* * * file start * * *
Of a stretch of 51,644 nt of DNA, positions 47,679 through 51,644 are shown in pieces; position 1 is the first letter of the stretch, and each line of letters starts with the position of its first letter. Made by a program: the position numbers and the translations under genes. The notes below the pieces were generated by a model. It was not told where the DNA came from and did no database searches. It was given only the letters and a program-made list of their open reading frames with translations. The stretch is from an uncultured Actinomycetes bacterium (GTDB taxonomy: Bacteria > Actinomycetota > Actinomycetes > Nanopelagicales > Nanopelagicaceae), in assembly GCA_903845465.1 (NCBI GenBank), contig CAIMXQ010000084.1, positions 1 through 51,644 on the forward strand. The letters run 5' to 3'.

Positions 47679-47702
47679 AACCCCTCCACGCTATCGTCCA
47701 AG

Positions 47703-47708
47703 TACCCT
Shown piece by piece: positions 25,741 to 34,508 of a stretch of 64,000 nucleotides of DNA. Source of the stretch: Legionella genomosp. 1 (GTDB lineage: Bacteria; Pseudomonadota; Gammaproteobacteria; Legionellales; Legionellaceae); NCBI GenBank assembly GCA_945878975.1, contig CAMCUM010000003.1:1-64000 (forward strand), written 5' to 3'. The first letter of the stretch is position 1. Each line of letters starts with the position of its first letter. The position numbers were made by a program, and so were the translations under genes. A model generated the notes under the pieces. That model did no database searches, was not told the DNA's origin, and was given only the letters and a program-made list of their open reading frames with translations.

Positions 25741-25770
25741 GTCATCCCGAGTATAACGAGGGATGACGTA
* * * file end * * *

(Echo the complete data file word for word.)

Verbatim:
Of a stretch of 51,644 nt of DNA, positions 47,679 through 51,644 are shown in pieces; position 1 is the first letter of the stretch, and each line of letters starts with the position of its first letter. Made by a program: the position numbers and the translations under genes. The notes below the pieces were generated by a model. It was not told where the DNA came from and did no database searches. It was given only the letters and a program-made list of their open reading frames with translations. The stretch is from an uncultured Actinomycetes bacterium (GTDB taxonomy: Bacteria > Actinomycetota > Actinomycetes > Nanopelagicales > Nanopelagicaceae), in assembly GCA_903845465.1 (NCBI GenBank), contig CAIMXQ010000084.1, positions 1 through 51,644 on the forward strand. The letters run 5' to 3'.

Positions 47679-47702
47679 AACCCCTCCACGCTATCGTCCA
47701 AG

Positions 47703-47708
47703 TACCCT
Shown piece by piece: positions 25,741 to 34,508 of a stretch of 64,000 nucleotides of DNA. Source of the stretch: Legionella genomosp. 1 (GTDB lineage: Bacteria; Pseudomonadota; Gammaproteobacteria; Legionellales; Legionellaceae); NCBI GenBank assembly GCA_945878975.1, contig CAMCUM010000003.1:1-64000 (forward strand), written 5' to 3'. The first letter of the stretch is position 1. Each line of letters starts with the position of its first letter. The position numbers were made by a program, and so were the translations under genes. A model generated the notes under the pieces. That model did no database searches, was not told the DNA's origin, and was given only the letters and a program-made list of their open reading frames with translations.

Positions 25741-25770
25741 GTCATCCCGAGTATAACGAGGGATGACGTA